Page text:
What would your ideal keyboard work like?


#1

Inspired by the emacs threads.

I have coordination problems, so can’t type with two hands, and can’t type without seeing where my hand is on the keyboard. I’d like:

A fairly small keyboard.

If it has the Windows Start/Page Up/Page Down/End keys, it shouldn’t squeeze them in next to the enter and shift keys.

If at all possible, it should have lights for active modifier keys, including command, option, shift, etc. when using Sticky Keys. My Mac shows active modifier keys at the top of the screen, but I have to watch the keyboard, so I can’t see the active modifier keys or the results on the screen as I’m typing.

It should be possible to tilt up the left side, for right-handed users, or the right side, for left-handed users, or the middle, for both-handed users.

If it has a keypad, it should be detachable.

It should have a row of computer-setting keys and a separate row of function keys, because as it is, I can’t use shortcuts which involve function keys.

It shouldn’t require users to go through an “Emoji and Symbols” window to get to hvair.

Thoughts/Ideas?

P.S. I’ve had a lot of trouble with Sticky Keys, so I could really use a keyboard that worked well with it. Or a version of Dragon that worked well with the Mac.


#2

Cool.

My ideal keyboard would be backlit, with those fancy OLED keycaps. Mechanical but the ability to change to clicky noise to whatever I wanted. And the whole case should be OLED too, so I can play calming, swirly fluffy cloud effects over it.

Layout should be like one of those fancy ergo ones and it should be split-able with two detachable keypads, one for each hand. One for numbers, one for the most commonly used emojis. And it all should be customisable, so I can change each key to whatever I wanted.

Built-in remote controls for the telly and such would be awesome, too. And all wireless, plz, So I can put it anywhere.

Oh, and it needs to cost less than about $30 or so.

Does anyone here design keyboards?


#3

My ideal keyboard would not sit flat on a desk.

I just put my arms and hands into “typing position” and it looks like I’m either doing the Thriller dance, imitating a T-Rex, or creeping across a room in a cartoon. It’s not a natural position for my hands or arms.

I don’t know what the better option is, but even “ergonomic” keyboards don’t seem to work in ways suited to the hand’s natural articulation.


#4

i’d love a keyboard something like this one, which happens to be the kind of keyboard i learned to type on–


#5

Thought control. I imagine it on the page, and it appears.


#6

Actually, though, if we ever do get brain-machine interfaces working properly, I’d expect a wireless solution. Puncturing the brain’s protective membranes is not a thing you want to do if you can avoid it. Meningeal infections ain’t fun.


#7

You know, there’s actually been some progress on that front:


#8

I don’t know if your perfect keyboard exists, but

Have you looked at Tenkeyless keyboards?

https://deskthority.net/wiki/Tenkeyless_keyboard

Like this? (it fails on your function key requirement, I’m just using it as an example)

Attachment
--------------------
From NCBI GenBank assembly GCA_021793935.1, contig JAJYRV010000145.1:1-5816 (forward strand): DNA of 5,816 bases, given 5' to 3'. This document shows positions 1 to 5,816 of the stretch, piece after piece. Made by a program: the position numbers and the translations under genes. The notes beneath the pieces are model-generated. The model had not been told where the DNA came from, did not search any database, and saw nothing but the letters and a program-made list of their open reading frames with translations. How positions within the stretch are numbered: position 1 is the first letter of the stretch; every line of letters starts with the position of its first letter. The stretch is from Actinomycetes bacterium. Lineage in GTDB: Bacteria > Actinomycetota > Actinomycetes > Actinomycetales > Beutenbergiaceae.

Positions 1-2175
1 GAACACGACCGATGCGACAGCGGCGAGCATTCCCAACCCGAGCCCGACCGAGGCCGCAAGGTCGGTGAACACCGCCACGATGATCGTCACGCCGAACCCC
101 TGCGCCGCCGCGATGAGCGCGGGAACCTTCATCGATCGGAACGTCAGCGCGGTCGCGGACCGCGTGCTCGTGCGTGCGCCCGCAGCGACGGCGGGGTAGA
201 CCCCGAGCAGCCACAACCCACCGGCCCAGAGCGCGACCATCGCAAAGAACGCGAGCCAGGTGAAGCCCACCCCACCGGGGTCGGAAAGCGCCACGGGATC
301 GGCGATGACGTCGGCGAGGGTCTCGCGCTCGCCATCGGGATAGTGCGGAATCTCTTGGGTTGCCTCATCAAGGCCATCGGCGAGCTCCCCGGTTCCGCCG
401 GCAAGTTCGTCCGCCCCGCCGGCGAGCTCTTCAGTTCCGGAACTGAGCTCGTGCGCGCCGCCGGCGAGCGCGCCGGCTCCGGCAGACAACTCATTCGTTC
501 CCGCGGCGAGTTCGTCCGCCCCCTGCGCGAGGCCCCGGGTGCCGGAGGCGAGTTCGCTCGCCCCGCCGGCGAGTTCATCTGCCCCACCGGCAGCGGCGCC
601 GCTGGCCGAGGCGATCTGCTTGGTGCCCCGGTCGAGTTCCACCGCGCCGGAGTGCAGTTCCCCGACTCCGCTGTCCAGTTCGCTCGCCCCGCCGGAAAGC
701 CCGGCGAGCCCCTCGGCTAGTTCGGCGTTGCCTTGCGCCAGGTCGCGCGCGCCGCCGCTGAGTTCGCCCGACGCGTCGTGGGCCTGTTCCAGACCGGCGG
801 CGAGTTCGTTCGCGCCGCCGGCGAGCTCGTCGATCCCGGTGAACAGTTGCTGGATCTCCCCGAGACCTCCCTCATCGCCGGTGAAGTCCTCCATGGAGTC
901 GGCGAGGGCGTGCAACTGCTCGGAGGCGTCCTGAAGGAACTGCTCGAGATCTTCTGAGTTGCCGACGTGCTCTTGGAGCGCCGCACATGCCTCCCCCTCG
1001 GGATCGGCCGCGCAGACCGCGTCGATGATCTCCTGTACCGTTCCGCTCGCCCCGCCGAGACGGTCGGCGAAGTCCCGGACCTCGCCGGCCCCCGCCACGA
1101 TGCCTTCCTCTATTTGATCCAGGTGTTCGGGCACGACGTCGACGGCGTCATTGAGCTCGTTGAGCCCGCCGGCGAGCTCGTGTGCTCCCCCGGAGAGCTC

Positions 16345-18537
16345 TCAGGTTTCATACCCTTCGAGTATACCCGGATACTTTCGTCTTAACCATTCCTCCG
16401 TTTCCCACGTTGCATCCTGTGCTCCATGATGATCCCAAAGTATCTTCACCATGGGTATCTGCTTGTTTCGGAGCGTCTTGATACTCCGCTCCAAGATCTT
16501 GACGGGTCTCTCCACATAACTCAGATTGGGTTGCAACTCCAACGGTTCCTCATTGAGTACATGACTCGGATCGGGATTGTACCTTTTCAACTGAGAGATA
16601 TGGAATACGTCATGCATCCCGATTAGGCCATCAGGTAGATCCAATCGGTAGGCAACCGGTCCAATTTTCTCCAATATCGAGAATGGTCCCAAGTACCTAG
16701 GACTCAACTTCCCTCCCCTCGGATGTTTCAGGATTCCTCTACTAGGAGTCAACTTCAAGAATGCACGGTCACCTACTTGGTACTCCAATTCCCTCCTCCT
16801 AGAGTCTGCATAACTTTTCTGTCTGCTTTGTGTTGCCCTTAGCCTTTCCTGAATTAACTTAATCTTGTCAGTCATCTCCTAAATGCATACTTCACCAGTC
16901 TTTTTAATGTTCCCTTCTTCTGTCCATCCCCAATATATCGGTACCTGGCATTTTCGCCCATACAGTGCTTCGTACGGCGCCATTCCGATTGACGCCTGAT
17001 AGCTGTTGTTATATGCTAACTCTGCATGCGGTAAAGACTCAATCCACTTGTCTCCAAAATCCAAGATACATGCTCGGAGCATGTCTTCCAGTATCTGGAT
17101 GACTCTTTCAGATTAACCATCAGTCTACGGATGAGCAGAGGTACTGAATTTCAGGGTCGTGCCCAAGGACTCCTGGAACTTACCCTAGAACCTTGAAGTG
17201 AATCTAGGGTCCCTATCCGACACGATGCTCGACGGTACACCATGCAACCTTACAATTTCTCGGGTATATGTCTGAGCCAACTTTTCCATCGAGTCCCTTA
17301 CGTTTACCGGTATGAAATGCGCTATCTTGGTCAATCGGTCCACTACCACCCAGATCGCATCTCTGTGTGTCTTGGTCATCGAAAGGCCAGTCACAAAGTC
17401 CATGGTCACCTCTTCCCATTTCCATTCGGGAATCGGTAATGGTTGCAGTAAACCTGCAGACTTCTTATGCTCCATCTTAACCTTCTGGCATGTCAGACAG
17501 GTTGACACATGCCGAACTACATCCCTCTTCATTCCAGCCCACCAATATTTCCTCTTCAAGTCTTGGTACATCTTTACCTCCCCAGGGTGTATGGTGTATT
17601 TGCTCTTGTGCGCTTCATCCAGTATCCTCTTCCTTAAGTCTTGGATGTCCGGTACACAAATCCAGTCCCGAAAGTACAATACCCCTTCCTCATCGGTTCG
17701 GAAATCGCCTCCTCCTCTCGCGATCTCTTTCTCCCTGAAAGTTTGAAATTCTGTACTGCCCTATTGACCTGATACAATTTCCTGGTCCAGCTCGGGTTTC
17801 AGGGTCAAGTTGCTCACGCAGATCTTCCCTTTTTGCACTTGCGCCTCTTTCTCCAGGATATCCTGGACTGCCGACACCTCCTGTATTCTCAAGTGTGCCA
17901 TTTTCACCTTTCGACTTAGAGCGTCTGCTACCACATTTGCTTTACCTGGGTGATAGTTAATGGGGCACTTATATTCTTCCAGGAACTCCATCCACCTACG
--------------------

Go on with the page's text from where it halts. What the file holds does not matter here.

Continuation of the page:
Alternatively, get a Cherry keyboard and just remove the keycaps for anything you don’t want. I would guess you would want something like Cherry Red switches based on what you have said about your disabilities previously. Blues are clicky and even the supposedly quiet Browns are still loud. Blacks are supposed to be silent but need more pressure to push.

https://deskthority.net/wiki/Cherry_MX_Red

Maybe someone has made a rubber dome keyboard with removable keycaps.

I don’t think this currently exists. I don’t see why it shouldn’t though. It would probably require custom Sticky Keys software though.

@codinghorror?

https://blog.codinghorror.com/the-code-keyboard/


#9

Since I’m a complete sucker for style over function, I am very tempted to make one of those Planck keyboards @beschizza mentioned next time they appear on Massdrop.


#10

http://www.keyboard-layout-editor.com/

Is a good place to start.

Design the keyboard you want, export the dxf files, have the plates cut, buy a bunch of keys and a Teensy microcontroller and then find a friend to solder it all up.


#11

What’s with the extra thing in the way in front of the keys in that and the concrete keyboard?

I’ve mostly looked at mini keyboards, so smaller, and with less between keyboard and mouse. Also, on that link, who uses “whom” in the nominative?

Yes. I used an Adesso mini keyboard and had a lot of trouble. I switched to a Logitech mini keyboard without those. I see that one has them out of the way. I figure that if I removed keys, I’d still slip and hit the switches, so I don’t think that would be an improvement.

Yes. But it would be really really useful. I know I’m not the only one complaining about accessibility problems with Sticky Keys.


#12

I guess it’s an artisinal wrist pad made out of a found piece of wood.

Normally they look like this:


#13

But… it’s wood… how can it be a pad?


#14

Substitute rest for pad.


#15

I love these, but where are the number keys?


#16

#17

Numbers (and many of the other keys you might use) are accessed via modifier keys (or in the case of things like the Plank, layers of functionality).


#18

My only real requirement for a keyboard is easy access to special characters. Switching back and forth between US QWERTY and German QWERTZ formats would help a lot. However, the ability to add an accent or mark to a character would help even more. This includes the less common marks such as ą, ę, ł, ń, ś, ć, ź, ż, etc


#19

On another layer.


#20

I use Caps Lock as a compose key on my linux computers. I don’t need it often, but I use it more than Caps Lock.